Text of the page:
Colin Cochrane

Colin Cochrane is a Software Developer based in Victoria, BC specializing in C#, PowerShell, Web Development and DevOps.

Please Don't Urinate In The Pool: The Social Media Backlash

pool-party The increasing interest of the search engine marketing community in social media has resulted in more and more discussion about how to get in on the "traffic goldrush".  As an SEO, I appreciate the enthusiasm in exploring new methods for maximizing exposure for a client's site, but as a social media user I am finding myself becoming increasingly annoyed with the number of people that are set on finding ways to game the system.

The Social Media Backlash

My focus for the purposes of this post will be StumbleUpon, which is my favourite social media community by far.  That said, most of what I say will applicable to just about any social media community, so don't stop reading just because you're not a stumbler.  Within the StumbleUpon community there has been a surprisingly strong, and negative, reaction to those who write articles/blog posts that explore methods for leveraging StumbleUpon to drive the fabled "server crashing" levels of traffic, or dissect the inner-workings of the stumbling algorithm in order to figure out how to get that traffic with the least amount of effort and contribution necessary. 

"What Did I Do?"

When one of these people would end up on the receiving end of the StumbleUpon's community's ire they would be surprised. Instinctively, with perfectly crafted link-bait in hand, they would chronicle how they fell victim to hordes of angry stumblers, and express their disappointment while condemning the community for being so harsh.  Then, with anticipation of the inevitable rush of traffic their tale would attract to their site, they would hit the "post" button and quickly submit their post to their preferred social media channels.  What they didn't realize was that they were proving the reason for the community's backlash the instant they pressed "post".

Please Don't Urinate In The Pool

To explain that reason, we need to look at the reason people actually use StumbleUpon.  The biggest reason is the uncanny ability that it has for providing its users with a virtually endless supply of content that is almost perfectly targeted to them.  When this supply gets tainted, the user experience is worsened, and the better that the untainted experience is, the less tolerant the users will be of any tainting.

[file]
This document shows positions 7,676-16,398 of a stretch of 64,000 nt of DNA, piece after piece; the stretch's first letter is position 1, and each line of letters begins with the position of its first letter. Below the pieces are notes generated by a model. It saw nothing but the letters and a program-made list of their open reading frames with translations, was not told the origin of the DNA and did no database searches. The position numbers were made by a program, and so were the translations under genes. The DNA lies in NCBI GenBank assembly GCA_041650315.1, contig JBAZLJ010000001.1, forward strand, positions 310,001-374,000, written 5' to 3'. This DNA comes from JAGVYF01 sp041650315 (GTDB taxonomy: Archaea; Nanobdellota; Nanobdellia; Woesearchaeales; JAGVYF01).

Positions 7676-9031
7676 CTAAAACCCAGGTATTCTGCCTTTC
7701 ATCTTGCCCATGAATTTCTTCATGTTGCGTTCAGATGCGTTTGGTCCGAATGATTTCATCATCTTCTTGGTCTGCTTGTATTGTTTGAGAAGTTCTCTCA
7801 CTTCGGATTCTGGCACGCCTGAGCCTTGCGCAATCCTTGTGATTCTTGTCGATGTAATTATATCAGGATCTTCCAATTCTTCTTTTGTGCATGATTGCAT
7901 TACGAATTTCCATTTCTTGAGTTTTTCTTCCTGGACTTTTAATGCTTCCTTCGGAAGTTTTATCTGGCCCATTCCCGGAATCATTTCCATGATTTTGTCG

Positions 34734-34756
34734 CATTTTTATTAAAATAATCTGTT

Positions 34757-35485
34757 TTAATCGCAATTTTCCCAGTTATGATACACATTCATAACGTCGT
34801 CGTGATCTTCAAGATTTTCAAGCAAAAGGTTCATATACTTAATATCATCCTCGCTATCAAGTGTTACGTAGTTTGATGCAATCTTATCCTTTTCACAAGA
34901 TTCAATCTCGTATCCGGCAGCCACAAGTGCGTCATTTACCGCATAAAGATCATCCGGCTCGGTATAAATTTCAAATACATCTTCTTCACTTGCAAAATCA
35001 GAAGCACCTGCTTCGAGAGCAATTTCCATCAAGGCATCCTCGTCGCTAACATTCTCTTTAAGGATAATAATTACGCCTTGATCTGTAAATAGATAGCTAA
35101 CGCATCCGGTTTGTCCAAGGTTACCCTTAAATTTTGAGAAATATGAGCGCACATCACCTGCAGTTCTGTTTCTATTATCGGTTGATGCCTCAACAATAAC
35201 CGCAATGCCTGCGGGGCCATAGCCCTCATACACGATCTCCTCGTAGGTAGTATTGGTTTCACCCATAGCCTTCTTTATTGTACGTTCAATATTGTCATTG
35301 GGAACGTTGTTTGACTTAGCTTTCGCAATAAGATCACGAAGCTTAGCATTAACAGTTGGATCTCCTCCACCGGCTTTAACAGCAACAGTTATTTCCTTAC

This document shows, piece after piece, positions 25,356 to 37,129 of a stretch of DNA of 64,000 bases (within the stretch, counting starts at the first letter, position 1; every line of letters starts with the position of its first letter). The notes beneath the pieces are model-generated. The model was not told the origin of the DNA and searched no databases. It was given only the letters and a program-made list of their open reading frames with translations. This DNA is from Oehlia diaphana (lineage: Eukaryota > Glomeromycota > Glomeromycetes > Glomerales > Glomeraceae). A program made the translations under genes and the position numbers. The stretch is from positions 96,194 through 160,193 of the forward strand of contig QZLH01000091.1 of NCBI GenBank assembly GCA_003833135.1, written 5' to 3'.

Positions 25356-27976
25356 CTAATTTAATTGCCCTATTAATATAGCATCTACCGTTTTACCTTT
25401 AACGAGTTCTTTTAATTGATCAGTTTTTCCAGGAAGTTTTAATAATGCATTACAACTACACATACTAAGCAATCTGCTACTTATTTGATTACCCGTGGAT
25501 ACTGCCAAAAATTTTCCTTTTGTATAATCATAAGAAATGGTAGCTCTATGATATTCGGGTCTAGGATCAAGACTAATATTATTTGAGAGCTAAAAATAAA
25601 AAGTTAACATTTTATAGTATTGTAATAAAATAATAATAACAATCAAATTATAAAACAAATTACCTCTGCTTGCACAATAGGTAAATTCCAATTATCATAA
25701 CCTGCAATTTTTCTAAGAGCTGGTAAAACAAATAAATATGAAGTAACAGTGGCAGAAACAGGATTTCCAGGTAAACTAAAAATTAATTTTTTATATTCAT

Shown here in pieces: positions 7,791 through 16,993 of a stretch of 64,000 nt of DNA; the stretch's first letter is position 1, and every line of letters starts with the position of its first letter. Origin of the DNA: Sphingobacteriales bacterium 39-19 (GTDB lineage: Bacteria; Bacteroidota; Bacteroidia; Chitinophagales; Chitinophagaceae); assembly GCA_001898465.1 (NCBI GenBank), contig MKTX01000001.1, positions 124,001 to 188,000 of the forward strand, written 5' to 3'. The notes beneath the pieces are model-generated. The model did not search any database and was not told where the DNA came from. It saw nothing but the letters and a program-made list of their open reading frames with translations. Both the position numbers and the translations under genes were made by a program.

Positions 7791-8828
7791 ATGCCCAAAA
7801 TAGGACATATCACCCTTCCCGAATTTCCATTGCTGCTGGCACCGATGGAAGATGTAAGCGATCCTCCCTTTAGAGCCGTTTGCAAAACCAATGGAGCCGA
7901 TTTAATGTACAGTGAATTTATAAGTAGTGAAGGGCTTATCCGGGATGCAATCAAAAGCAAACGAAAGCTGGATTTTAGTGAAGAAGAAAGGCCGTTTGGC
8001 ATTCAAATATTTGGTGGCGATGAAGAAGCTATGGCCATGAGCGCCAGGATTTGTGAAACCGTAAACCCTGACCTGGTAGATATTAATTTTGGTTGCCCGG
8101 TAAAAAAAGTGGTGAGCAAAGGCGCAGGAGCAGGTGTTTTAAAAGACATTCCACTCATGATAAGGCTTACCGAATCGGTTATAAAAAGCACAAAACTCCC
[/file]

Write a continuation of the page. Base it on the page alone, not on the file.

To illustrate, allow me to capitalize on the admittedly crude analogy found in the heading of this section.  Let's think of the StumbleUpon community as a group of friends at a pool party.  They are having a lot of fun, enjoying eachother's company, when they discover someone has been urinating in the pool.  The cleaner the water was before, the more everyone is going to notice the unwelcome "addition" to the water.  When they find out who urinated in the pool, they are going to be expectedly angry with them.  To stretch this analogy a little further, you can be damned sure that they wouldn't be happy when they found out that someone was telling everyone methods for strategically urinating in certain areas of the pool in order to maximize the number of people who would be exposed to the urine.

For anyone who was in the group of friends, and actually used and enjoyed the pool, the idea of urinating in it wouldn't even be an option.  Or, in the case of StumbleUpon, someone who actually participated in the community and enjoyed the service, wouldn't want to pollute it.

How Being An SEO Analyst Made Me A Better Web Developer

Being a successful web developer requires constant effort to refine your existing abilities while expanding your skill-set to include the new technologies that are continually released, so when I first started my job as a search engine optimization analyst I was fully expecting my web development skills to dull.  I could not have been more wrong.